Recently, founder of the Westboro Baptist Church, Fred Phelps, passed away. Westboro Baptist Church is infamous for its extremist ideologies and hatred toward homosexuals and has been called "arguably the most obnoxious and rabid hate group in America" (Southern Poverty Law Center). Many would remember the Westboro Baptist Church's picketing of a military funerals, carrying signs reading "fear god" and "god hates fags" among others.
Recently, members of the Westboro Baptist Church went to the singer Lorde's concert in Midland Theatre in Kansas City, Mo., on Friday to protest the singer for "serving herself and teaching other young people how to be indolent rebels" (Sieczowski) one day after Phelps' death. However, as the protesters arrived, the Lorde fans held up a sign reading "Sorry for your loss".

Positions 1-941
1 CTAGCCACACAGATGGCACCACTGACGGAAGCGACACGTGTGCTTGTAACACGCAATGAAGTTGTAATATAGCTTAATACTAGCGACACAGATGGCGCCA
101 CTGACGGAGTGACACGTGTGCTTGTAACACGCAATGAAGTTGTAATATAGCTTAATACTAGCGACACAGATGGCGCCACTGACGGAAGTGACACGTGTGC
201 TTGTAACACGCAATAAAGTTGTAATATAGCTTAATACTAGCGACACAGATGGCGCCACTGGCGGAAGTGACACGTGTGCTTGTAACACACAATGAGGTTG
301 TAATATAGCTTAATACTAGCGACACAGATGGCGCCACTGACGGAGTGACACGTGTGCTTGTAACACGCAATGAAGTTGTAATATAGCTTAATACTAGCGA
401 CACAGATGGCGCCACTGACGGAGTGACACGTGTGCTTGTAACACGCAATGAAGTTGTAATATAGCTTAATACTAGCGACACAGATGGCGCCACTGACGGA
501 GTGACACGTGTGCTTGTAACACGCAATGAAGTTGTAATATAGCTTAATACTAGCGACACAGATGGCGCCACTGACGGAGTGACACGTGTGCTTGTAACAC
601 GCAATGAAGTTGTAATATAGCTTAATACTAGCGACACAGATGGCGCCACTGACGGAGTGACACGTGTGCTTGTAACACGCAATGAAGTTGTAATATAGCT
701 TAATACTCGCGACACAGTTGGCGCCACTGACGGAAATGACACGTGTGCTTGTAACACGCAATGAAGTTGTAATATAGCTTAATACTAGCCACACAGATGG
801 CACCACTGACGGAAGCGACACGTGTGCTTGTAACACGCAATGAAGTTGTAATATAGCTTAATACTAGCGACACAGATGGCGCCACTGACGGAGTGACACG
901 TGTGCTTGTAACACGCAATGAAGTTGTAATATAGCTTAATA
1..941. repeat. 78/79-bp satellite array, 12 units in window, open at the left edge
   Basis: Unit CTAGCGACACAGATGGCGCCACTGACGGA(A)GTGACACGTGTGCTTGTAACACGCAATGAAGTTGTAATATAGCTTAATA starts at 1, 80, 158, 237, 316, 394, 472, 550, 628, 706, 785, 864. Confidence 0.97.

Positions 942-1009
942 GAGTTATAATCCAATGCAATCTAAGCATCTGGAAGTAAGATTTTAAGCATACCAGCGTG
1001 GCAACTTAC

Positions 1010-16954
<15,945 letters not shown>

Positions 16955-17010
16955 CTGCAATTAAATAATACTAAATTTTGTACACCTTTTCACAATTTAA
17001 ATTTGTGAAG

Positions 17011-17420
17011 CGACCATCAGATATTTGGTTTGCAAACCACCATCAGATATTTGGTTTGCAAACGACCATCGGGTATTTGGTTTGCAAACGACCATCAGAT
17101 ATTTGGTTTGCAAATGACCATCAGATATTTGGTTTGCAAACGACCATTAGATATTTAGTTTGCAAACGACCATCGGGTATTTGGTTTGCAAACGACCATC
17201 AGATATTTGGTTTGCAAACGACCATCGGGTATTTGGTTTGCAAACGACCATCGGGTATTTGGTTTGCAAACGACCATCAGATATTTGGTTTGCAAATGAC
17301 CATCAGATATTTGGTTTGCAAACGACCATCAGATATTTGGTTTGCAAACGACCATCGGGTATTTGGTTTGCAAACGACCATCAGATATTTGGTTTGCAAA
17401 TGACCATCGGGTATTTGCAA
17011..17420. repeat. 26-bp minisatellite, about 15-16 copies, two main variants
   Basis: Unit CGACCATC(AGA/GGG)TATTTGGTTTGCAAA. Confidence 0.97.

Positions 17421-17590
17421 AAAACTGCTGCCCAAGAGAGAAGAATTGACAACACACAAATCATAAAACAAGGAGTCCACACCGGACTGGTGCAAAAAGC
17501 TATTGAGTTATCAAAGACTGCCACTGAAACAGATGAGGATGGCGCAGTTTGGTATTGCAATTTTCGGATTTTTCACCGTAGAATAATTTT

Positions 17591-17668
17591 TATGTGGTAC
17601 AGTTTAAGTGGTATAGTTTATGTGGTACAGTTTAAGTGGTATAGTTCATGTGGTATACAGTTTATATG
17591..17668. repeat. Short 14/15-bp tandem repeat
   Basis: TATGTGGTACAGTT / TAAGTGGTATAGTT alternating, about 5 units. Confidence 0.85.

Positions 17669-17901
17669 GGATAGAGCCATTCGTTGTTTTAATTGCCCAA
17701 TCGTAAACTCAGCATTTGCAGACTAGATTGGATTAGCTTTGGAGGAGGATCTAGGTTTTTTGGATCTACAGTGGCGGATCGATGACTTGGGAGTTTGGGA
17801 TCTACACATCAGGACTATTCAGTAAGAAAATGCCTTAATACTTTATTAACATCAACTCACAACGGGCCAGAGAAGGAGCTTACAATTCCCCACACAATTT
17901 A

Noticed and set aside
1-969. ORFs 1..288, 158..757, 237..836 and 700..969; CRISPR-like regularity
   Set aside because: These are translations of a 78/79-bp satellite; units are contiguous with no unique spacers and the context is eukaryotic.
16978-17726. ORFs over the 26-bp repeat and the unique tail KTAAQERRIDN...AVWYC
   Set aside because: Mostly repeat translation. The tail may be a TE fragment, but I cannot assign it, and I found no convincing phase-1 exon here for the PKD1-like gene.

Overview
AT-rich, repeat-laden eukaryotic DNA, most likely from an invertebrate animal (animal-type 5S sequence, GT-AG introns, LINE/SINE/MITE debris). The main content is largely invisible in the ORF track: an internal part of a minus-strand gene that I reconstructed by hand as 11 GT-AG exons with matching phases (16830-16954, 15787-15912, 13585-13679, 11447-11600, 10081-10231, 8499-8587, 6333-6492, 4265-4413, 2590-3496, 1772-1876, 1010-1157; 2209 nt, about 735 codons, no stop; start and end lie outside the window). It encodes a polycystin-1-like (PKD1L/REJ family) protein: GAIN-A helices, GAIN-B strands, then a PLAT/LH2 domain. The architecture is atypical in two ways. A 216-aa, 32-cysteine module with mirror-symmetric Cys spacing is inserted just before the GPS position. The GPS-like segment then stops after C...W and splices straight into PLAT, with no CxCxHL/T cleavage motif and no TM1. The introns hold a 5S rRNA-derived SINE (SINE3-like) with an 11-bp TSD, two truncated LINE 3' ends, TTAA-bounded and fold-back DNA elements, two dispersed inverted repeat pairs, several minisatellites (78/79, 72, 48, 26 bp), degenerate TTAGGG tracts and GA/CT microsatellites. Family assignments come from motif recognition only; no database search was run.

The way that the Lord fans reacted to the hatred that the Westboro Baptist Church hurled their way supports the idea that meaning is co-constructed. "The process of co-action is not simply an exchange of words alone. As we coordinate movement together we are also co-creating meaning (Gergen 98). Meaning is created through language, between the two parties. The Lorde fans could have chosen to retaliate and hurl vitriol back toward the church members. Instead, they chose to use a message of compassion, offering sympathy for the death of their deceased leader. This created a completely different meaning of the interaction.
This has huge implications for the way the situation played out. Conflict between the two parties could have led to insults at best, violence at worst. This shows how powerful reframing a situation can be on its outcome.